Frozen Food and Cold Storage Warehousing: Challenges of the Industry

February 20, 2019

The frozen food warehousing specialty has specific requirements for temperature-controlled environments, and managers of facilities who handle these niche markets have their own industry challenges. Cold storage warehouse managers have an enormous burden in taking care of daily business, while simultaneously staying on the hunt for ways to improve how they handle challenges ranging from strict regulations for food handling to storage and temperature rules. Such challenges will include maintaining the perfect temperature for proper food storage, while keeping staff and equipment warm enough to perform at peak efficiency. Your reputation, profits and ultimate success or failure depend on recognition and successful management of these and many other common challenges.

 

The largest segment of frozen foods is in the meat, cheese, poultry, seafood and dairy worlds that make up the mainstay of perishable food items. Facility managers who handle these time- and temperature-sensitive products must be on top of their game to prevent small material handling mistakes that could turn into catastrophic financial losses. In the cold storage world, little things really matter.

 

Let’s look at some of the most common challenges the industry faces so we can find solutions and best practices to combat frozen food and cold storage warehouse management issues.

 

1. Time Management and Compliance

Efficiency and product control are high priorities for cold storage facility managers. They must use time-tested processes as well as implement new industrial equipment that makes their business run more smoothly and, ultimately, more profitably. These professional managers must constantly look for systems and solutions that reduce waste, eliminate unnecessary cost and improve worker safety. The fundamental goal is to prevent losing food products and profit.

 

You’ll also face strict regulations from OSHA and industry guidance from the FDA regarding your practices and products if you’re a cold storage warehouse manager, which means staying ahead even to remain compliant.

 

2. Protecting Food Products

If you’re in the frozen food industry, you know different products require unique temperatures to keep from spoiling. You’ll need to regulate and maintain both humidity and temperature in your warehouse to extend the life of your products as much as possible. It can be challenging and risky, and traditional temperature monitoring systems are 100 percent dependent on operator experience. Someone must be onsite to manage the whole system is managed and make proper adjustments if temperature or humidity fluctuate.

 

3. Upkeep of the Food’s Life Cycle

Several issues can occur without the proper maintenance of a product’s life cycle. The upkeep process is about the quality and safety of the foods in your warehouse, which means you must keep a close watch and tight management over their conditions from the point of manufacture all the way through the supply chain to the point when they reach consumer hands. Without this level of oversight shipments of food products could undergo discoloration, textual degradation, microbial growth or bruising.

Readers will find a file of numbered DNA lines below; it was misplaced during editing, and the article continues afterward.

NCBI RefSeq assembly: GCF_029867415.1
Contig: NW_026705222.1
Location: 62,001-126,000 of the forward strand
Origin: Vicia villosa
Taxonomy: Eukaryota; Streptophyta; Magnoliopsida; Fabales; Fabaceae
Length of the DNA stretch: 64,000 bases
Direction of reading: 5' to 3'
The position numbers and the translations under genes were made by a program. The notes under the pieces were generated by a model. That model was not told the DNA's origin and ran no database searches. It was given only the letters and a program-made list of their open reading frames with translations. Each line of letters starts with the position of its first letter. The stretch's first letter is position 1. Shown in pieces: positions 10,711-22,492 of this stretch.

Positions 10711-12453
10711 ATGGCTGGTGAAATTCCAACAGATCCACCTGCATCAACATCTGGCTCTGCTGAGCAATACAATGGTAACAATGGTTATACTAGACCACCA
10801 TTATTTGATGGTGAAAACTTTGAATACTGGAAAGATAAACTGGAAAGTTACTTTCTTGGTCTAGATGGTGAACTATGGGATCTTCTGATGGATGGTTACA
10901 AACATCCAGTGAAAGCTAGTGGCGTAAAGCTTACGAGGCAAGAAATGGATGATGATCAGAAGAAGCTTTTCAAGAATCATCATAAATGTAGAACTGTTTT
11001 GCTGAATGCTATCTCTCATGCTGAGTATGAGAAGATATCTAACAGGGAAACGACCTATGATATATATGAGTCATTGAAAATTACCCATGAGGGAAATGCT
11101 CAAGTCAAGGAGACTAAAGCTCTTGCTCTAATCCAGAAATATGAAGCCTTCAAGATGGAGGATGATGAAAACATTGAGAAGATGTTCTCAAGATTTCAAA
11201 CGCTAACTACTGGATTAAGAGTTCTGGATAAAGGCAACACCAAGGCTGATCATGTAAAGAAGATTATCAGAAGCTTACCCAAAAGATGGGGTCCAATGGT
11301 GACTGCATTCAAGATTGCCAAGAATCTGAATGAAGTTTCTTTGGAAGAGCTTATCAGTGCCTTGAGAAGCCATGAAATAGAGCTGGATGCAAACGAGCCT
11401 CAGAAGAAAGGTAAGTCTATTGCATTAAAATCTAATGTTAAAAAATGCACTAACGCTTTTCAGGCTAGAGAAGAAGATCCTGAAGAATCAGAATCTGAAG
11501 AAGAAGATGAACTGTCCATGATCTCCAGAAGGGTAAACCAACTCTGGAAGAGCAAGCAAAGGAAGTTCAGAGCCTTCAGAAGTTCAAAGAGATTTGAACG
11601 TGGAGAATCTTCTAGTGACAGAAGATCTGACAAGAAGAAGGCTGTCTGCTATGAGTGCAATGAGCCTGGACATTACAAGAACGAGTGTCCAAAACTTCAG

4. Requirements for Accurate Product Tracing

At all times, you need to have accurate location information about the products that move through your warehouse, so you can determine affected products in situations with sudden or unexpected temperature changes. Without exact traceability, it would be impossible to locate these products. Fresh produce and similar perishable products require even more management and control over external factors like humidity and carbon dioxide.

 

It’s not easy, but to overcome this challenge and achieve proper traceability for all your products and their various requirements, always practice accurate and precise documentation.

 

5. Labeling of Racks and Individual Products

Bar code labels are crucial because they create the link between each physical product in your inventory and your computer systems that monitor receiving, storage, retrieval and shipments. A single forgotten or lost label could lead to an unsafe or entirely ruined shipment.

 

Freeze-grade labels appropriate for each product and situation are a critical factor in successful cold storage warehouse management, as they can develop a strong, permanent bond on common rack services. Your personnel can apply them in environments as low as negative 20 degrees Fahrenheit, and you can rely on them to stay on no matter what your daily operations entail.

 

6. Courier Shipments and Fulfillment

Arguably, the most crucial part of cold chain process management is minimizing the amount of time it takes to push a product from the beginning to the end of the system. Staying efficient the entire time is critical. Without a precise level of effectiveness, the vulnerabilities we discussed earlier could begin negatively affecting the products. Delays in moving products from one facility to the next can give these issues more of a chance to manifest and force you to lose time and profits.

 

Each average shipment, inbound from the supplier to the distribution center as well as outbound to customers, should consist of amounts of food products that are less than truckloads, which can be difficult to maintain. Next, you need to load the products correctly each time so you don’t risk cross-contamination with raw products or crushed or damaged food that ended up under heavier items. During shipments, perishable foods like seafood, ready-to-eat products, and pre-cut produce can turn unsafe if they are kept at the wrong temperatures.

This blog was originally posted on Cherry's Industrial Equipment blog. Click here to find the original blog.

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